Spinal cord injuries are typically devastating injuries with profound consequences for function and life expectancy. However, a small percentage result in rapidly reversible symptoms. Because these temporary injuries are rare, they tend to cause confusion among clinicians.
Technically, a spinal cord concussion (a “zinger” or “stinger” is an example) is a mild cord injury that results in transient neurologic disturbances. The deficits can be sensory, motor or both, and typically resolve in less than 48 hours. The injuries tend to involve the mid-portion of the cervical cord or the cervico-thoracic junction, since these are the areas of maximum mobility. In a few cases, the athlete has congenital narrowing of the spinal canal which predisposes them to injury. In most cases, the injury probably occurs due to the flexibility of the young spine.
The usual management consists of an MRI of the spine followed by admission and frequent neurologic checks to ensure ongoing resolution. MRI is typically negative in a true concussion. If a signal change is seen, then technically a cord contusion is present. Management is the same for both. There is no indication to give steroids. Evaluation of the ligaments is critical to determine if a collar will be necessary.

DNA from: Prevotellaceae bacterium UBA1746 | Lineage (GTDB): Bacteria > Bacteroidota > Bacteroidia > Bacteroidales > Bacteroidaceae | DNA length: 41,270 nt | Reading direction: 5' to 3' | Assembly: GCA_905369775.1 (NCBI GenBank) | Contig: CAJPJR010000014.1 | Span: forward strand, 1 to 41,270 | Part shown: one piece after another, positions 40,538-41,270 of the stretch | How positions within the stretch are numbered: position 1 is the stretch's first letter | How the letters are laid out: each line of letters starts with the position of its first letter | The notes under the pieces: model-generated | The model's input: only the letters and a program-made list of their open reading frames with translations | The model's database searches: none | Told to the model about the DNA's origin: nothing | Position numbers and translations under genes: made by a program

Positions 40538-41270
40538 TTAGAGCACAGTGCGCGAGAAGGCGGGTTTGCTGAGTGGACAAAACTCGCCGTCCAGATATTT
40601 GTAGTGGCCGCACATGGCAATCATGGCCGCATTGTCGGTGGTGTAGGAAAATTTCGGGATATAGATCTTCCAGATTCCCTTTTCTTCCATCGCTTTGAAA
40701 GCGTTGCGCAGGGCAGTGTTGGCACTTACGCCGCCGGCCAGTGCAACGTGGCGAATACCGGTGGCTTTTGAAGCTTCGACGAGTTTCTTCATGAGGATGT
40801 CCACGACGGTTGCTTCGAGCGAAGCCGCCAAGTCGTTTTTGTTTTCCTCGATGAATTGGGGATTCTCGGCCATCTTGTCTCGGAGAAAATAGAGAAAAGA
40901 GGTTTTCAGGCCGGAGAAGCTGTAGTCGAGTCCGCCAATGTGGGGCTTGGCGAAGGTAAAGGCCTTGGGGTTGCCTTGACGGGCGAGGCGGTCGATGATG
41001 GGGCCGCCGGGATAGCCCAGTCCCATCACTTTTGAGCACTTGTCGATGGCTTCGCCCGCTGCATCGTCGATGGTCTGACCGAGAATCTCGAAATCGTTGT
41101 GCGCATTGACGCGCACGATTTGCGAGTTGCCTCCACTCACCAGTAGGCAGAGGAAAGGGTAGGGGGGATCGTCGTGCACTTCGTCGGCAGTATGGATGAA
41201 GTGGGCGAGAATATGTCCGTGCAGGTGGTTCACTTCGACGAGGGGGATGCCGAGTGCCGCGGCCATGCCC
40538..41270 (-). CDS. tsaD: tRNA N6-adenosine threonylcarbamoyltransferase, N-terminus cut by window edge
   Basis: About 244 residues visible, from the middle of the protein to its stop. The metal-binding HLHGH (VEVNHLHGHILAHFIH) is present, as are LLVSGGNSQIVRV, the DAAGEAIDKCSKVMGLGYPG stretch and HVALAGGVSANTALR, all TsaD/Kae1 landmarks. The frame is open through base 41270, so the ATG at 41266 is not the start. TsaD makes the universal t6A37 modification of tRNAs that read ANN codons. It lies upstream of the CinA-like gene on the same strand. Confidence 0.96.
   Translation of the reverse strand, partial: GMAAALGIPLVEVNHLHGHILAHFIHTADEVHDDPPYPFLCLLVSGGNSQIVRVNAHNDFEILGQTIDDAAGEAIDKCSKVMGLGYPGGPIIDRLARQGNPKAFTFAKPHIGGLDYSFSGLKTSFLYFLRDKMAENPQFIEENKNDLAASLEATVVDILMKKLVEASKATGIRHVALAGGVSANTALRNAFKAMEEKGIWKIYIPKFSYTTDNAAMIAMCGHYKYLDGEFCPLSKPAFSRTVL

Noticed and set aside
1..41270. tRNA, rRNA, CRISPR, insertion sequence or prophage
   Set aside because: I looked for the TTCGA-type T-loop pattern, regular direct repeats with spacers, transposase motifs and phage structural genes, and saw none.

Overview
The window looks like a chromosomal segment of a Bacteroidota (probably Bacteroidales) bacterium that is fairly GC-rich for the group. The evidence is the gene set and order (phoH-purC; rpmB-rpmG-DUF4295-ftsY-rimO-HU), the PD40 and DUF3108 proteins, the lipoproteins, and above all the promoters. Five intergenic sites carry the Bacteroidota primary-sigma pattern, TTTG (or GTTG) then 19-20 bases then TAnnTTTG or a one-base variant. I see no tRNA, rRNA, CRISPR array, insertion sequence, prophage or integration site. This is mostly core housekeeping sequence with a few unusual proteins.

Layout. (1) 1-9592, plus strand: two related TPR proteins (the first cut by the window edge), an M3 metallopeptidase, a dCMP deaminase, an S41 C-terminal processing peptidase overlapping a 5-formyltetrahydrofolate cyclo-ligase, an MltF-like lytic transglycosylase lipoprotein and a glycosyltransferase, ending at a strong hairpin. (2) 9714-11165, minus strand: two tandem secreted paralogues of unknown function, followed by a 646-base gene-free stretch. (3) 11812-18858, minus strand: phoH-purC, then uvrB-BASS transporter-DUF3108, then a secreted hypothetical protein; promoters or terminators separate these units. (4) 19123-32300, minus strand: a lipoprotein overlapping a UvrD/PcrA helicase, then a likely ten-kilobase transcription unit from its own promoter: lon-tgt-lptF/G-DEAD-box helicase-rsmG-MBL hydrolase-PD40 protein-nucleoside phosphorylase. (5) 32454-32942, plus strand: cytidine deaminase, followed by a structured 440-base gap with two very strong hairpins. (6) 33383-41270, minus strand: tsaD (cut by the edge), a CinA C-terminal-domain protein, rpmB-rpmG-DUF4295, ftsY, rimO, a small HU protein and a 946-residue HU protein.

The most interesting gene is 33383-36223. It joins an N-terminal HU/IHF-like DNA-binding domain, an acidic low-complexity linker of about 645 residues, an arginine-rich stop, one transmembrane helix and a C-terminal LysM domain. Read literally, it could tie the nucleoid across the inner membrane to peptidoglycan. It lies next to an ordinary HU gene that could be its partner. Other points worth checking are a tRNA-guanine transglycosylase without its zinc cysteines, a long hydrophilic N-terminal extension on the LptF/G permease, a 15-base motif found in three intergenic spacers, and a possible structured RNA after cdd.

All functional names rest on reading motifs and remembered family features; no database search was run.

Recovery is rapid and complete. But what is the answer to the inevitable question, “when can he/she return to play?” In adult players, the literature suggests that it may be safe to return once they have fully recovered. There is little guidance for kids.
Here’s what I tell the parents: This event has shown that, given the right force applied to your child’s neck, the bones can move enough to injure their spinal cord. This time, the cord was just tickled a little bit. But if the bones had moved just another millimeter or two, this injury could have been permanent and they would never have walked again. I recommend that they do not play this sport again.
Some of you may disagree. I’d be very interested in hearing your comments.
- First mention: About concussion of the spinal cord. Wein Med Jahrb 34:531, 1879.